In 2002 the Canadian Hockey Association introduced a No Head Check Rule following a similar rule in USA Hockey and in the International Ice Hockey Federation. Thus, in amateur hockey, there is no such thing as a “clean” head check (such as a shoulder to the head). Hopefully, the NHL will follow suit.
Catastrophic injuries, injuries leaving a player with a permanent physical or mental deficit, is our Fund’s Mission. Preventing such injuries over the past 42 years has been organized under four headings: rules, equipment, facilities and AAR (attitude, awareness, and respect).
In 1959, son Bill, suffered a grade 3 concussion when his unhelmeted head struck the ice. The need for hockey helmets surfaced. Five hockey head injury deaths are recalled at that time. The CHA demanded all minor hockey players wear helmets (1965) and a CSA hockey helmet standard was in print in 1973. This rule prevented head injury deaths.
In the early 1970’s blinding hockey eye injuries became a concern, 43 blind eyes in the 1974 hockey season. Protective eye and face protectors were the answer. To this date (1972-2002), 311 blind eyes in Canadian hockey have been recorded, 8 of these to players wearing certified visors but not one to a players wearing a certified full-face protector. Equipment is the answer in this case.
In the 1980’s and late 1970’s spinal cord injuries surfaced.
Broken Necks (cervical cord injuries) resulted in “life in a wheelchair.” Over the years 1966 to 1996, 62 Canadian hockey players are now in wheelchairs. Preventive measures, including rule changes and education, attitude, awareness and respect, is working. In the 1980’s 4 wheelchair players appeared annually, in the 1990’s down to 2 and now in this new century, it has dropped to one.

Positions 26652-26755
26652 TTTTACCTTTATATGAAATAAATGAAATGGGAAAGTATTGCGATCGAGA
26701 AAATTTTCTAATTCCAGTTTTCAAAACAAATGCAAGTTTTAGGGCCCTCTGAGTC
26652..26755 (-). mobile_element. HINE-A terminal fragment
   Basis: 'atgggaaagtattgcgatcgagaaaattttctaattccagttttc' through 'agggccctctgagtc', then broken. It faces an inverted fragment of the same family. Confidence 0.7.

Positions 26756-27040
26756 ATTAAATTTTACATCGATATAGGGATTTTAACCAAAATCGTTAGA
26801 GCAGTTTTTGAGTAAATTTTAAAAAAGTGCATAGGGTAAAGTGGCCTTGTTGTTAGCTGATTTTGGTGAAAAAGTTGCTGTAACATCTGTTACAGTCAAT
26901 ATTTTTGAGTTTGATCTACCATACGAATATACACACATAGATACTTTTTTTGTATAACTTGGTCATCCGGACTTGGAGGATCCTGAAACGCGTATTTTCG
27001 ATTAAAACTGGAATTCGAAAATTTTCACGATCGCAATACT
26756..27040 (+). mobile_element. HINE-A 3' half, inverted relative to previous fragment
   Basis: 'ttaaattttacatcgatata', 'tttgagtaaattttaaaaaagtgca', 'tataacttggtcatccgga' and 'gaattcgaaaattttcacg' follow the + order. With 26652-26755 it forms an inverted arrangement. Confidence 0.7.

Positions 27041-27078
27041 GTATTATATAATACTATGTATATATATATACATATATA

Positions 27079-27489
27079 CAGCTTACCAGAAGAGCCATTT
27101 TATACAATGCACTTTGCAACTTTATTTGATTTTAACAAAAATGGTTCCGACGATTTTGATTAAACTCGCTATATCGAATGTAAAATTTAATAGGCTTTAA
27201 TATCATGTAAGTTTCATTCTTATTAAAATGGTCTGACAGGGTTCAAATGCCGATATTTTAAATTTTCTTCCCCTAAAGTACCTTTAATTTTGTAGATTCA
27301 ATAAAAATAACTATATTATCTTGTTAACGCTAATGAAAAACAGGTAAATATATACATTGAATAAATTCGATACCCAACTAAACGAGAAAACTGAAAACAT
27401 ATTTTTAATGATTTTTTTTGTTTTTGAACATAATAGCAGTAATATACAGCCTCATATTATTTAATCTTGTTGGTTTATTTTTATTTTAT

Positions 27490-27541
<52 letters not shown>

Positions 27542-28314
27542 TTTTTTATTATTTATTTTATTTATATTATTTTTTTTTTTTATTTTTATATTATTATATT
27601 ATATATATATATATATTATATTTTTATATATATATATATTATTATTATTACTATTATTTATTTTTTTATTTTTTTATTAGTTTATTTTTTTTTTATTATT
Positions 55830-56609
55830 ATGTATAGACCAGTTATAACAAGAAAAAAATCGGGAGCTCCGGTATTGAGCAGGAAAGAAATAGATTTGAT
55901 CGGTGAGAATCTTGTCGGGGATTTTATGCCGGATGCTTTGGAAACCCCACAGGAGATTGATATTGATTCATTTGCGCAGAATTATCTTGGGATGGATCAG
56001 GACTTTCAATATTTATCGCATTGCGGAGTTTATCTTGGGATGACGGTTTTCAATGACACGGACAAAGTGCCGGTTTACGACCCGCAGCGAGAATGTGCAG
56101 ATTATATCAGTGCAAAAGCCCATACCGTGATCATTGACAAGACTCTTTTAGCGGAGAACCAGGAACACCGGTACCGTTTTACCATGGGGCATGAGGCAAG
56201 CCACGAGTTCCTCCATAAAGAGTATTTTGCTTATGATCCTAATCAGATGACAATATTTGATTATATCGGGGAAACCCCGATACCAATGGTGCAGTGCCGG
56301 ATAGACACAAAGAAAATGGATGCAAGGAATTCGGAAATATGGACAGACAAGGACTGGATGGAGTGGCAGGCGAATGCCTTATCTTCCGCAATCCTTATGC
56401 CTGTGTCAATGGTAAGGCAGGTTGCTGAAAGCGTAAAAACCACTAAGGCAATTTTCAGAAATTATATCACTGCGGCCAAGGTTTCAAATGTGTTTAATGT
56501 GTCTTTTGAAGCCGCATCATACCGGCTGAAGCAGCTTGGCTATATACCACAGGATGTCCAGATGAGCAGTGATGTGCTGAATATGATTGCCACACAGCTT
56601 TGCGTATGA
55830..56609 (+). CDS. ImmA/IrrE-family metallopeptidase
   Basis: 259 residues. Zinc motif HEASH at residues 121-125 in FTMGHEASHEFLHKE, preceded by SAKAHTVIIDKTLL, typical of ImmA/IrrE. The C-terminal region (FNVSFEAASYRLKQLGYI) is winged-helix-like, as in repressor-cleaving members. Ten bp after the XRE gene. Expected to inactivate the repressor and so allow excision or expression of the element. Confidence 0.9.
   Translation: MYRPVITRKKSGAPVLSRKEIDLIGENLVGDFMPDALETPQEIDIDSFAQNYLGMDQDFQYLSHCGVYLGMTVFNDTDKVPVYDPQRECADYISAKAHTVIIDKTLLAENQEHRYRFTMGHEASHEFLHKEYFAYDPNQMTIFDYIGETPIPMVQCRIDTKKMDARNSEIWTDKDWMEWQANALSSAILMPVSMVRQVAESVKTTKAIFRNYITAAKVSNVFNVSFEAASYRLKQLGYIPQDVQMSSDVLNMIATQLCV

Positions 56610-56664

The present hockey injury prevention challenge is concussions. Accordingly, our Fund, May 31, 1998, sponsored a Concussion Discussion Meeting in Banting Hall, Toronto General Hospital. Speakers, included neurosurgeons, a neuropsychologist, hockey trainers, referees, hockey executives and the media, with the purpose of establishing a plan of prevention (our Fund Mission). Concussion brochures, at the Funds’ expense, and in conjunction with the CHA, were sent to every registered hockey player from coast to coast. Every registered CHA coach received a plastic, shirt-pocket sized, concussion card.
Are concussions occurring more frequently or, because of the number of professional players reported, are they more newsworthy? We favour the former.
C.H.L. injury statistician, Pat Clayton, in Calgary, discussing injuries to1325 junior players, reported 56 concussions in 1999. In the years up to 1996, concussions averaged 4% of reported injuries. The percentage increased annually to 8%, 8.4%, 14%, 17 and 16.5% in 2001.
Dr. George Nagobads, USA Hockey, reports that one NHL team in the 2000-01 hockey season recorded 6 concussions, all head checks, proving the need for a No Head Check rule.
Many amateur players, including women, spoke at our Concussion Discussion meeting, describing their concussion as the reason for stopping to play, but very little is published of these amateur player concussions.
Concussion suffering professionals on the other hand, are featured in the media, Paul Kariya, Pat Lafontaine, Nick Kypreos, Geoff Courtnall, Eric and Brent Lindros, Alyn McCaulay, Brian Bradley, Dennis Vaska and others have either been sidelined for long periods or have retired.
In the past, injury prevention in hockey was first introduced in the amateur game and, when proven beneficial, was adopted by the NHL.
Rule changes: no high sticking, no hitting from behind; equipment: helmets, visors; facilities, larger ice areas; and coaching teaching: safe play, proper attitude, awareness of catastrophic injuries and respect for self, opponent, officials are examples.
We do seem to be making progress: in Canada the OHA introduced a Head Checking Penalty in 2000, in 2002 there was a No Head Checking Rule in USA Hockey, the I.I.H.F. and The Canadian Hockey Association.